Kicking Out: Athletic Grounds the perfect place to generate a game's electricity
GIVEN the contents you will read below, it feels pertinent to begin this column with a disclaimer: I did not wear a checked shirt, brown shoes, bootcut jeans or a Stetson.
I did, however, attend one of the five Garth Brooks concerts held in Croke Park earlier this year.
If it is possible, you may now think considerably less of me than you did before.
(If you’re from Monaghan, where one in three people attended across the marathon of gigs, your opinion might have gone the other way).
The fact that we were not dressed in full uniform of the American Honky-Tonk Bar Association made us somewhat stand out from the crowd.
A northern accent did not.
The ladies originally sat behind us at the back of the Canal End (before we brazened our way on to the pitch) were not untypical of the clientele.
They came from Killyclogher and were in their forties.
If there were younger faces in the crowd, they were hard to find.
It felt like everyone else there was old enough to remember the first Garth Brooks concerts from 1997.
And that’s grand. Once the day comes when you’re no longer able to tick the 18-30 box, everyone there with you kind of looks the same age anyway.
Yet when Garth Brooks eventually came on the stage, the entire lower tier of the Cusack Stand to our right became what you feared it would: a sea of phones.
Virtually every single person in the stadium videoed his entrance. What for? To upload on The ‘Gram grainy, miles-away footage that’s gone a day later, never looked at again, and at the cost of actually living the moment?
It was a slight surprise because the thing about older crowds is they still retain some of their greater natural attention span.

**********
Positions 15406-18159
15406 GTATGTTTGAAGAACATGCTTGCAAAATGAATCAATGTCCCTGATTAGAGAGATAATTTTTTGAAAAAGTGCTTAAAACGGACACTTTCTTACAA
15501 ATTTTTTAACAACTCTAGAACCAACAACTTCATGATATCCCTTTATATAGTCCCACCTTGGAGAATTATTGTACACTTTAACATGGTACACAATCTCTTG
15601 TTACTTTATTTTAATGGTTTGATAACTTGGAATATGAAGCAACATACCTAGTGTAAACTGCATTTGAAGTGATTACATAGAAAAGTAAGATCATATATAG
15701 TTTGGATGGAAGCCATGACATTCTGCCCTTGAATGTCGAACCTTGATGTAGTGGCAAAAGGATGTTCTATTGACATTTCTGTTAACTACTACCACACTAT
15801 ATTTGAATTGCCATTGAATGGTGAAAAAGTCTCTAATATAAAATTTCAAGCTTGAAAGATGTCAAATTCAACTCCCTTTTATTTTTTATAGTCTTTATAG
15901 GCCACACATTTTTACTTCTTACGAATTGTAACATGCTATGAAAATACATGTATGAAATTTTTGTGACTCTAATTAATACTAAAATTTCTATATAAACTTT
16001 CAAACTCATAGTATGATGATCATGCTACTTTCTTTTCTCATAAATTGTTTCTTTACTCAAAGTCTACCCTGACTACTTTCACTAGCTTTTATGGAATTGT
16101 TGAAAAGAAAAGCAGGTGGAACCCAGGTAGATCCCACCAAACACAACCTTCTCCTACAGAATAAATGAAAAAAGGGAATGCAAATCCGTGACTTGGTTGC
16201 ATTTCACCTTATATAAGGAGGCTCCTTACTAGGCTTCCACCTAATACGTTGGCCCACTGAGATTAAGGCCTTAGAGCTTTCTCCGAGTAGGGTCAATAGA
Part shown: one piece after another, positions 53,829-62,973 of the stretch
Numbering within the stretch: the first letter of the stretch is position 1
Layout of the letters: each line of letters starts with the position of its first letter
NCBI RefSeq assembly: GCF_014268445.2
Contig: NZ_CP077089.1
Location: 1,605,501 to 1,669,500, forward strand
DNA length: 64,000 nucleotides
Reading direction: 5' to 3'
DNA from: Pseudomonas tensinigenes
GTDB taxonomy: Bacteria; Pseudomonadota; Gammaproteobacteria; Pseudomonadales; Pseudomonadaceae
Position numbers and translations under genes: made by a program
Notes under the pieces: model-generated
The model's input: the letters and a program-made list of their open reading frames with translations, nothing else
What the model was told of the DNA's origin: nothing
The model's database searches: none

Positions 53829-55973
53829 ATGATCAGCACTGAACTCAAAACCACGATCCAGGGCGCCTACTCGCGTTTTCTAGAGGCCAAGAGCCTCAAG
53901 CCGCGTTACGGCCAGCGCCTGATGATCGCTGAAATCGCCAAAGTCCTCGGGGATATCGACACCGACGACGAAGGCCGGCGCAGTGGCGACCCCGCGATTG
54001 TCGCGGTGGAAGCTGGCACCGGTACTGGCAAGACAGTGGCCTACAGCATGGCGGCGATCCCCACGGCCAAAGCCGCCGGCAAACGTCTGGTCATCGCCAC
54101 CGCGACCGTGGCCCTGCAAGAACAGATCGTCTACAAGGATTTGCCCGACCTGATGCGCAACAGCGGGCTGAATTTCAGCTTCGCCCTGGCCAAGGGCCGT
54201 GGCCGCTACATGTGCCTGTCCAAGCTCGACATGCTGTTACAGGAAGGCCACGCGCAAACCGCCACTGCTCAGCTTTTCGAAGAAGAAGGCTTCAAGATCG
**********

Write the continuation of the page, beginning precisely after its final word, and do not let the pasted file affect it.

Whatever reservations you might have about me could be confirmed by attendance at a David Gray concert a while before that.
Same thing again, very few young ‘uns. The floor of The Odyssey, usually reserved for the wreckers, was all seated. It looked laid out for a Gone With The Wind matinee more than anything that would appeal to exceptionally limited rhythmic tendencies.
But the crowd ignored the seating and got into it. Phones were a rare fleeting sight up the banks towards the premium section.
What’s this got to do with the price of cheese, you might ask.
Phones are very dangerous for the future of live sport, both as something to be attended or to watch on television.
Gen Z gonna do what Gen Z gonna do.
If they want to sit on Sunday and announce on Facebook while half looking at the Ulster final that they now identify as a Pomeranian, there’s very little that will stop them.
Sport is nothing without atmosphere and atmosphere is nothing without engagement.
That’s a two-fold problem for the GAA.
The engagement, particularly with football, is not helped by long side-to-side passages of play.
But one of the most important aspects of creating atmosphere at a sporting event is to fill a venue up as best you can.
Croke Park is absolutely not the place for Leinster club finals.
Putting a couple of thousand people into such a monstrous venue creates a chicken and egg scenario.
The crowd is so spread out and sparse that it’s hard to generate a noise. If there’s no noise, there’s often very little physicality in the game. If there’s no physicality, no noise. So on and so forth.
Imagine how Portlaoise – one of the most atmospheric pitches in the land – would have been in the thick of Kilmacud’s comeback against Ballyhale last weekend.